Musharraf signals change of policy over Kashmir

Click to follow
The Independent Online

President Pervez Musharraf of Pakistan has suddenly and unexpectedly thrown the question of Kashmir's future wide open, by proposing India and Pakistan should demilitarise part or all of the disputed region, and consider independence, joint rule or a UN mandate as possible solutions. Gen Musharraf's comments, made to journalists in Pakistan, appear to reflect a dramatic change of policy on the issue.

President Pervez Musharraf of Pakistan has suddenly and unexpectedly thrown the question of Kashmir's future wide open, by proposing India and Pakistan should demilitarise part or all of the disputed region, and consider independence, joint rule or a UN mandate as possible solutions. Gen Musharraf's comments, made to journalists in Pakistan, appear to reflect a dramatic change of policy on the issue.

India reacted icily, asking Pakistan to confine its proposals to the ongoing peace talks between the two countries, and refusing to comment on President Musharraf's proposals. In Islamabad, the Pakistani opposition reacted furiously, accusing Gen Musharraf of a "betrayal of the Kashmir cause".

The Kashmir issue has gone quiet in recent months, as the new peace talks between India and Pakistan have moved slowly forward. But, even if the Himalayan peaks on the front line are wreathed in silence for now, the issue which in 2002 brought the world closer to nuclear war than at any time since perhaps the Cuban Missile Crisis remains one of the most dangerous flashpoints on earth, and it remains highly militarised on both sides of the Line of Control.

President Musharraf once said "Kashmir runs in our blood". Before he seized power in a bloodless coup, it was Kashmir that first propelled Gen Musharraf onto the international stage of 1999's incursion by Pakistani forces into Indian-held Kashmir at Kargil, which triggered the first major conflict between India and Pakistan for 28 years.

But with his new proposals, Gen Musharraf appears to have jettisoned years of Pakistani policy on the divided region. "I have never spoken like this before to anyone," he told reporters in Islamabad. "I request you to debate in line with this. It is food for thought."

Last December, President Musharraf said Pakistan was ready to give up its long-standing demand that Kashmir's future should be decided in a referendum that would give Kashmiris the choice of being part of India or Pakistan, but not independence. This time he was quoted as going further, and saying that a solution couldn't be found through a plebiscite.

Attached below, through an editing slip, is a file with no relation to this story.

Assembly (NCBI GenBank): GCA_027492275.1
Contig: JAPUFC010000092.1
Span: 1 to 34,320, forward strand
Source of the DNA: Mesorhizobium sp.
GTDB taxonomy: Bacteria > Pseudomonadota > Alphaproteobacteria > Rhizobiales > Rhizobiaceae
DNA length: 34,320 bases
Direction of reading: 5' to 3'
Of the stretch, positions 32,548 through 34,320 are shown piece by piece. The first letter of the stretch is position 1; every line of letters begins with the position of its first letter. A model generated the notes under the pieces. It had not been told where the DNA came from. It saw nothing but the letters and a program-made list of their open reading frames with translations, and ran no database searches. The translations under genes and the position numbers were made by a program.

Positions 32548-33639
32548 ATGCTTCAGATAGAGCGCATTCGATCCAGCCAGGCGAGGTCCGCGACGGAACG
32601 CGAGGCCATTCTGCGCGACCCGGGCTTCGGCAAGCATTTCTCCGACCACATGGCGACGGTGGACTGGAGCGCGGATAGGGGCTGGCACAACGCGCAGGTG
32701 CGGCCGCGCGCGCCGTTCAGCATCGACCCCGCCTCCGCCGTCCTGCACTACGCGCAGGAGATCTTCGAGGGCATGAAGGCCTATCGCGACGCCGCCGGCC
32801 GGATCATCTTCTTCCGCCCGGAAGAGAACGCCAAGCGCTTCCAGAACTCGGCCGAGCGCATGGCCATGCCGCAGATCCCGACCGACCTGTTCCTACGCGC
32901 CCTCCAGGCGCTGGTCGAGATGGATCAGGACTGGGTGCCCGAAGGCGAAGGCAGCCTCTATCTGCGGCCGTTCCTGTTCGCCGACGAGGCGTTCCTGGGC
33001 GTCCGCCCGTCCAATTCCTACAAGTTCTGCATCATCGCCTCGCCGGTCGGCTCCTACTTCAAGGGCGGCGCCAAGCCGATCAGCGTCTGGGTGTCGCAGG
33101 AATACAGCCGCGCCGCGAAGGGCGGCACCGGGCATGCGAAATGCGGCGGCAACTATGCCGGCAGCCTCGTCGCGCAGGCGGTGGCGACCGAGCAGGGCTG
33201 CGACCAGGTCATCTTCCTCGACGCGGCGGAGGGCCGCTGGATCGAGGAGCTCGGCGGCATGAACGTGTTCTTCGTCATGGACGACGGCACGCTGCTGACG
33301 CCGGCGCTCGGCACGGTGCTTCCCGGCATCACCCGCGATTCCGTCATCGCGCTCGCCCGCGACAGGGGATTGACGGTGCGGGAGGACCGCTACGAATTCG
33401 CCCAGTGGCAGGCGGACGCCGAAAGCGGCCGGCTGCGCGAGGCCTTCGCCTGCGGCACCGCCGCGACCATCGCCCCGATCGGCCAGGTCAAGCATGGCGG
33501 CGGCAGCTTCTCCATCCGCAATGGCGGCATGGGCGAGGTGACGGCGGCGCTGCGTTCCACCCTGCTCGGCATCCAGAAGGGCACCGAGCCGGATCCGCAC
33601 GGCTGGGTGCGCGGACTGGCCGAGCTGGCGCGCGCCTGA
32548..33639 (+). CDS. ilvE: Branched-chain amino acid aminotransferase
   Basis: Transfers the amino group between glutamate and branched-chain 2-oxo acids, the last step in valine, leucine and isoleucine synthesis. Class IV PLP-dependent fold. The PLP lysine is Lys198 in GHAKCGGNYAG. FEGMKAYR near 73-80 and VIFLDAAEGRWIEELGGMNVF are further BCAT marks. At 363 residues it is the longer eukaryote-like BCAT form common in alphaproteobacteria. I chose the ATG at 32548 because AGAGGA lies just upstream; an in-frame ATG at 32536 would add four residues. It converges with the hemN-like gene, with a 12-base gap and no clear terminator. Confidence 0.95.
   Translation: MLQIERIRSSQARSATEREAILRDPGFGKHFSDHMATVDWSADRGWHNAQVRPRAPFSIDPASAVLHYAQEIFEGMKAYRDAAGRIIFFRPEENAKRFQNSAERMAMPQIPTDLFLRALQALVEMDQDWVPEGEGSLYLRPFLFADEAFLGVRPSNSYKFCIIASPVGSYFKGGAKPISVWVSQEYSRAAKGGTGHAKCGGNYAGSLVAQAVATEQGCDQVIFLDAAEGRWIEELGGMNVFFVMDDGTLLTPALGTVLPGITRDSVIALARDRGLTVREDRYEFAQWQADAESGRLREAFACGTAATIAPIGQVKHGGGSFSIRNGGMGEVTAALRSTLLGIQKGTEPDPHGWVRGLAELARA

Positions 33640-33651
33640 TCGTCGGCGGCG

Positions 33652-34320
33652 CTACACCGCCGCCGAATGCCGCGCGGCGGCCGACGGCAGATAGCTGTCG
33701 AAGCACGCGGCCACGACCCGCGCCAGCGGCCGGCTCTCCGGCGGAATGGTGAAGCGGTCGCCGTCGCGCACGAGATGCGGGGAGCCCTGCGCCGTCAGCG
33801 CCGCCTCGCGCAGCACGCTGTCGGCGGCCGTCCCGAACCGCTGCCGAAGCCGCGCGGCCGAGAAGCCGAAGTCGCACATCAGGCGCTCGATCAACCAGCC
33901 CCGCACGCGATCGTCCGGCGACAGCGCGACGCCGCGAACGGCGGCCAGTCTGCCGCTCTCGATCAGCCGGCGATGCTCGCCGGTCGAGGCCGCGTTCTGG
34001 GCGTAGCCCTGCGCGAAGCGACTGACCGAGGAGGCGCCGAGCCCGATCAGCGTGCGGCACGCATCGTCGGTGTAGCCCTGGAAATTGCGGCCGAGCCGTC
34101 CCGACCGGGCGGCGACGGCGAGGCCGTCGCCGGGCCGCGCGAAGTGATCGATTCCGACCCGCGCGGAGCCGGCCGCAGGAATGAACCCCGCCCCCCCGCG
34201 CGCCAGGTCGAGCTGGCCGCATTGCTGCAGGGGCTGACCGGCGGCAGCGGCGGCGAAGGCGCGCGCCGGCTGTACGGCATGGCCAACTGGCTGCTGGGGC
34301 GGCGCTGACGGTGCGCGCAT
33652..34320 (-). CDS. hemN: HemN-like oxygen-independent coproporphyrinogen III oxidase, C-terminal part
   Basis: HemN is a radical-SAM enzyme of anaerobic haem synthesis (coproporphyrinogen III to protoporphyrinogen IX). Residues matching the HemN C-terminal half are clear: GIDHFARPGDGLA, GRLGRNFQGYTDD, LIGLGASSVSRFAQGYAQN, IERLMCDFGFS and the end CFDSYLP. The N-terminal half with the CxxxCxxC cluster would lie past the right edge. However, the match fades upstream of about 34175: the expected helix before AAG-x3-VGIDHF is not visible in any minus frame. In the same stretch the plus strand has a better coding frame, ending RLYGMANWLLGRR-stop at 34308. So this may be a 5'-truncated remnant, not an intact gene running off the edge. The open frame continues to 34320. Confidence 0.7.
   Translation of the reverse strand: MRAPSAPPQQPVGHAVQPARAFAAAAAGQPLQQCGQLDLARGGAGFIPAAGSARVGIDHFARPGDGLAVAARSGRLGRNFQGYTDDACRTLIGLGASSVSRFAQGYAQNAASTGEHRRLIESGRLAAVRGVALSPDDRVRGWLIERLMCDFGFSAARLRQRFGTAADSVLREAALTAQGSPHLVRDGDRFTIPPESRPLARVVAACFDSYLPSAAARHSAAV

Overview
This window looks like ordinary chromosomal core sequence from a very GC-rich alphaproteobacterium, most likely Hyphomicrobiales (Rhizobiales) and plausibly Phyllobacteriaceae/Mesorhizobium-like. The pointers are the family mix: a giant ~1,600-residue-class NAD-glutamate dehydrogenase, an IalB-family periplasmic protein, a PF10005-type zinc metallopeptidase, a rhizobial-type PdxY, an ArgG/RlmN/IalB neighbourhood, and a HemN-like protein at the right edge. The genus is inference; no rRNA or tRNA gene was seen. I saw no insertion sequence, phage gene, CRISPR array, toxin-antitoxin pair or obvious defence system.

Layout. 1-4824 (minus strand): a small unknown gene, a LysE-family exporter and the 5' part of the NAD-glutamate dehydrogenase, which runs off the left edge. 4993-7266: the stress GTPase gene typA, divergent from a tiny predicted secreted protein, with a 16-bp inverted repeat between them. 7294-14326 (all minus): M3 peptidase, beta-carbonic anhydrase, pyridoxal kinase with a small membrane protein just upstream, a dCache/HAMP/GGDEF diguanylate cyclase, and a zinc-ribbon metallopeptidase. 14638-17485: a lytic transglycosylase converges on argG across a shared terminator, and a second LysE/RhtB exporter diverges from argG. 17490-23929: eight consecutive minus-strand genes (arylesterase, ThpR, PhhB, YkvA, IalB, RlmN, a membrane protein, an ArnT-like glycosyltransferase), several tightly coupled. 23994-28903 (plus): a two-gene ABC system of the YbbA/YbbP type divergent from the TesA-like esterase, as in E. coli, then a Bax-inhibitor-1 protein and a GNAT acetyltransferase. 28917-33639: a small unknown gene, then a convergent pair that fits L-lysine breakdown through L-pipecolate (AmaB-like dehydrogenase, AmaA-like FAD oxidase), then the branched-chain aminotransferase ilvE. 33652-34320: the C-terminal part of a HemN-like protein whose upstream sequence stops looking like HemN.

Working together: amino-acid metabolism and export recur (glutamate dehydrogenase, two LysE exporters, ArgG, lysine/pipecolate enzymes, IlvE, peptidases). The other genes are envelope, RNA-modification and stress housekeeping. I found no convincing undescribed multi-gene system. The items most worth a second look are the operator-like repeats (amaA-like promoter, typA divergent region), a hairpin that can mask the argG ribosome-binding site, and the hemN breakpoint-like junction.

He also rejected India's preferred option: making the Line of Control, the de facto border between Indian-administered and Pakistan-held Kashmir, into an official, recognised international border and dividing Kashmir between the two countries.

"Take Kashmir in its entirety," Gen Musharraf said. "It has seven regions. Two of the regions are in Pakistan and five are in India. In my view, identify a region, whether it is the whole...or part, demilitarise the region forever and change its status."

He went on to say the new status could be "independence, condominium where there can be a joint control [between India and Pakistan] or there can be UN mandate".

Independence has long been thought to be the favoured solution in the Kashmir Valley, the Muslim-dominated part of Indian-held Kashmir that is at the heart of the dispute. But it is not thought to be so popular in the Hindu-majority plains around Jammu, or the Buddhist region of Ladakh, or in parts of Pakistani-held Kashmir.

India's official reaction yesterday was frosty. "We do not believe that Jammu and Kashmir is a subject on which discussions can be held through the media," said Navtej Sarna, a spokesman for the External Affairs Ministry. "It is one of the subjects in the composite dialogue process [peace talks], so if there are any proposals, suggestions regarding that, that is the forum we expect they will be brought to."

The Indian government was clearly caught unawares by Gen Musharraf's comments. It was several hours before it issued its response yesterday. Indian diplomats accuse the Pakistani leader of playing to the Western gallery with his remarks to the press, but playing a much tougher hand at the real negotiations behind closed doors. Pakistani opposition parties condemned the move from President Musharraf. "It's a U-turn, a roll-back of Pakistan's policy on Kashmir since independence," siad Hafiz Hussain Ahmed, deputy leader of the Muttahida Majlis-e Amal (MMA), an alliance of six Islamist parties.

Gen Musharraf's proposals were "not in the interest of Pakistan and the Kashmiris", said Raja Zafarul Haq of the opposition Alliance for the Restoration of Pakistani Democracy.

Whether President Musharraf is entirely in earnest remains to be seen. He did completely reverse Pakistan's policy of support for the Taliban in Afghanistan in 2001 -- but that was under extraordinary pressure from the US, and Kashmir is an issue dearer to most Pakistanis' hearts.

With three recent failed attempts on his life, Gen Musharraf was already riding the tiger in Pakistan, and after his most recent comments there will be even more groups in Pakistan with an axe to grind against him.

Comments